The semester is over! To celebrate, I share here a portion of a poem of Gregory’s that I recently translated. Friends from church held a “Port and Poetry” party: we gathered together and shared poems around a warm fire. It was a delightful evening! For our contribution, I read the Greek aloud (iambic trimeter), and my wife read the English.
The excerpt comes from PG 37.1186, from the Carmina de se ipso.
We waste not our words on outward things,
however they should be; the inward life,
our undivided care, demands our explication.
In mind resides a salvific grace,
a grace, which spurs us on to hea’en,
yet not before the mind hath spake
to tell us, of its one sure desire.
What gain shall ever come from damned-up stream,
or from the sun’s beam, blocked by clouds?
Of such a sort, the sophic mind in silence,
like rose’s grace, concealed by scurr’lous seed.
But when the shattered wind-blown seed shows forth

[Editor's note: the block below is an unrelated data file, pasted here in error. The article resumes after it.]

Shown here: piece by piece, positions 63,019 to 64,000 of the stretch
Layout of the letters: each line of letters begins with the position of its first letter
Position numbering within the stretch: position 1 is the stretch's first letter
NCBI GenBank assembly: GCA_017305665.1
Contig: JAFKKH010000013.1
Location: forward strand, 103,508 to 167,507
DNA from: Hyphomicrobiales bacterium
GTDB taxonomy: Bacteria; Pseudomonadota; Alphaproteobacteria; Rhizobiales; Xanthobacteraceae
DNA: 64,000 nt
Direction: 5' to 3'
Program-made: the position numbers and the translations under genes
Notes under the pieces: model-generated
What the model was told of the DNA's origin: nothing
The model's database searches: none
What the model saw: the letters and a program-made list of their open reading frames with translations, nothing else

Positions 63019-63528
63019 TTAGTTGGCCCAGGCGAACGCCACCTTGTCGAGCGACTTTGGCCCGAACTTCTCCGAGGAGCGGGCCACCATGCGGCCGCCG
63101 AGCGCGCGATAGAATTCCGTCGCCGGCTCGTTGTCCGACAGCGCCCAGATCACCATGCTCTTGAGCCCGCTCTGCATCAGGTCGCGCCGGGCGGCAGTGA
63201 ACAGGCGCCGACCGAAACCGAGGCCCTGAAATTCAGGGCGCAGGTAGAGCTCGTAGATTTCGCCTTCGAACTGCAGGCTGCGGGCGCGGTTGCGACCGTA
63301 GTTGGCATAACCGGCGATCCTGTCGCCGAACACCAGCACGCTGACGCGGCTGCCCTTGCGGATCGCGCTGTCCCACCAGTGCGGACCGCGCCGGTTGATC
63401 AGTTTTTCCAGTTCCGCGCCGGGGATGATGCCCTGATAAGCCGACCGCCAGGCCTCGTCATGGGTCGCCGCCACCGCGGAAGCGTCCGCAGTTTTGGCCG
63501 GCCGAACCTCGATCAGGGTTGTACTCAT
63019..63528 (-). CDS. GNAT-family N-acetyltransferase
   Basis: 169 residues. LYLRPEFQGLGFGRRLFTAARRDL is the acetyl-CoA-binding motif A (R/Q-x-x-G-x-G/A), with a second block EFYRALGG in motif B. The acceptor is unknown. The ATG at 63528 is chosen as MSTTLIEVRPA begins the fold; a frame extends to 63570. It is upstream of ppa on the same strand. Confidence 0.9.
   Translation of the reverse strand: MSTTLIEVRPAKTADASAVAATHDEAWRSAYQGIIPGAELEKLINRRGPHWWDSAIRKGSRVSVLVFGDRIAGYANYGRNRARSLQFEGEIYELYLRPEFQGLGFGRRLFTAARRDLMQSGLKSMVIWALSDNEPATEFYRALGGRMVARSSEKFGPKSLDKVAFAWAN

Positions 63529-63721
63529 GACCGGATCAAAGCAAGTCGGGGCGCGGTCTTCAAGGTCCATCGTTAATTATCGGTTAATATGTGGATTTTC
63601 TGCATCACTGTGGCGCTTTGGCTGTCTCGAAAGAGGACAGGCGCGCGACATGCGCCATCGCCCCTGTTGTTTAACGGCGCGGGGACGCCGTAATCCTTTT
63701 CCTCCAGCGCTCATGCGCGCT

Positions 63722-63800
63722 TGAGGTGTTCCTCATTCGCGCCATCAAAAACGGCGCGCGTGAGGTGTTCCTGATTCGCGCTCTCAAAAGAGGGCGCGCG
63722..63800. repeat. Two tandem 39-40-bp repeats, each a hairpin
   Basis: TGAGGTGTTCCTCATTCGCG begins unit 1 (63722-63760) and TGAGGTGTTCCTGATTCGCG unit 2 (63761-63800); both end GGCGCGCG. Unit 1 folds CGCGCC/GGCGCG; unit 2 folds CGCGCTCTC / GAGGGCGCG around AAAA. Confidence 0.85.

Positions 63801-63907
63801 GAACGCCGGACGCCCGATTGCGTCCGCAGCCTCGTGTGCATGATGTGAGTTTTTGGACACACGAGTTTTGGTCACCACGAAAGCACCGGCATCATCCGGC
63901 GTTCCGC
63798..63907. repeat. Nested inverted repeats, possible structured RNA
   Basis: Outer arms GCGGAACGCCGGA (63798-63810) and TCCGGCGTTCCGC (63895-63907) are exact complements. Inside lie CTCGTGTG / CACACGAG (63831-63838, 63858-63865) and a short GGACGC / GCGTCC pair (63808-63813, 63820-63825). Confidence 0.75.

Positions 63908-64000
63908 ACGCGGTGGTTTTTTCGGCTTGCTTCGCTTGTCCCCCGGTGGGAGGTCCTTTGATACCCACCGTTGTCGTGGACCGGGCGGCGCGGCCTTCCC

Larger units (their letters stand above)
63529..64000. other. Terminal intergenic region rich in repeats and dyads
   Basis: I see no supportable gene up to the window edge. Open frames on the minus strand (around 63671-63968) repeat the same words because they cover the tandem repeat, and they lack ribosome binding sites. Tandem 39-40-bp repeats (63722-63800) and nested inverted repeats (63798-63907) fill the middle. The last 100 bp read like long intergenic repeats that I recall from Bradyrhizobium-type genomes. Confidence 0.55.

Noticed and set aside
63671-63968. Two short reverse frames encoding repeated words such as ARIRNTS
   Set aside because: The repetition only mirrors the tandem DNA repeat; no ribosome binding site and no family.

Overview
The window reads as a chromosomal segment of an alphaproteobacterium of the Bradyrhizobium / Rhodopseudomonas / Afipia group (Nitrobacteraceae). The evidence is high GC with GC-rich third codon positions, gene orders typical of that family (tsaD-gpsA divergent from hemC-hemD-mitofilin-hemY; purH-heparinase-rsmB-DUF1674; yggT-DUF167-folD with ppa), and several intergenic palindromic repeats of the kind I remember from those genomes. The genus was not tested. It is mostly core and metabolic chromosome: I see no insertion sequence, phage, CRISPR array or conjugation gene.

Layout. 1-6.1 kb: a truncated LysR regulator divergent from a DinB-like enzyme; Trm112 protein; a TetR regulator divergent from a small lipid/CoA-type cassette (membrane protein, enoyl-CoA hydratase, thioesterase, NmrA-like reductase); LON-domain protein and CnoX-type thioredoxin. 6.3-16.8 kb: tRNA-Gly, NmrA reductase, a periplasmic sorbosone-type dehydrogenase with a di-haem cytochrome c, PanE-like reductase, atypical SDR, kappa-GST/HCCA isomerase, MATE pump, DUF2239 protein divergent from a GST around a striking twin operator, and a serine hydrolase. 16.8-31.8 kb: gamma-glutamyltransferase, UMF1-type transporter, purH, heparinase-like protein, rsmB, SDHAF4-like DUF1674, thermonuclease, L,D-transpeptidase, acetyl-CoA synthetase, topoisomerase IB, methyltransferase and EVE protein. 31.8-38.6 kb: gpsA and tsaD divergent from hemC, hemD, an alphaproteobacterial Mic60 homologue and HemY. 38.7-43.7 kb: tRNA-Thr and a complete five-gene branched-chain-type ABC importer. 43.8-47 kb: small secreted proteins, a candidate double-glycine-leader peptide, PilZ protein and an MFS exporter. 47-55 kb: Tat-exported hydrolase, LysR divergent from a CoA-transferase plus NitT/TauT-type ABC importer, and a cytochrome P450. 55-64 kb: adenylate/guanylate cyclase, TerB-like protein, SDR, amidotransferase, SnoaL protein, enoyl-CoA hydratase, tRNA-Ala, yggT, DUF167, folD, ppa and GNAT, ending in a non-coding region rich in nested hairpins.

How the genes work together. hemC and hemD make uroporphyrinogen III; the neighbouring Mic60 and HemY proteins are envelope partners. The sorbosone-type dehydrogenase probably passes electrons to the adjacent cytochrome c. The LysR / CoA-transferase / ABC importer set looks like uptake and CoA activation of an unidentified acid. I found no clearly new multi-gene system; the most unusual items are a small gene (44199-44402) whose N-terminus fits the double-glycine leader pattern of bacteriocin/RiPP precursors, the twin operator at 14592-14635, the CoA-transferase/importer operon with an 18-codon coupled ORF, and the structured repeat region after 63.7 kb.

its bloom, then ye shall see the rose revealed,
adorned on stage for all to love and see.
Had e’er that beauty been borne away,
then Vernal Spring, bereft of grace, would be.
No more we seek to speak, to think, as those
who deem Thrift King in matters of the Word.
Ἡμῖν δὲ, τοῦ μὲν ἐκτὸς οὐ πολὺς λόγος,
Ὅπως ποθ’ ἕξει· τοῦ δ’ ἔσω λίαν πολύς.
Ἐν νῷ γάρ ἐστιν ἥμιν ἡ σωτηρία,
Πλὴν ἐκλαλουμένῳ τε, καὶ δηλουμένῳ.
Πηγῆς τί κέρδος ἐστὶν ἐμπεφραγμένης;
Τί δ’ ἡλιακῆς ἀκτῖνος, ἣν κρύπτει νέφος;
Τοιοῦτόν ἐστι νοῦς σοφὸς σιγώμενος,
Οἷον ῥόδου τὸ κάλλος, ὃ κάλυξ σκέπει
Οὐκ εὐπρεπές· τὸ τερπνὸν ἐκφαίνει δ’, ὅταν
Αὔραις ῥαγεῖσα τὸν τόκον θεατρίσῃ.
Εἰ δ’ ἦν ἀεὶ τὸ κάλλος ἐσκεπασμένον,
Οὐδ’ ἄν τις ἦρος ἦν χάρις τοῦ τιμίου.
Οὐδὲν πλέον ζητοῦμεν, ὡς οὕτω λαλεῖν,
Ὡς οἳ δοκοῦσιν εὐτελεῖς τὰ τοῦ λόγου.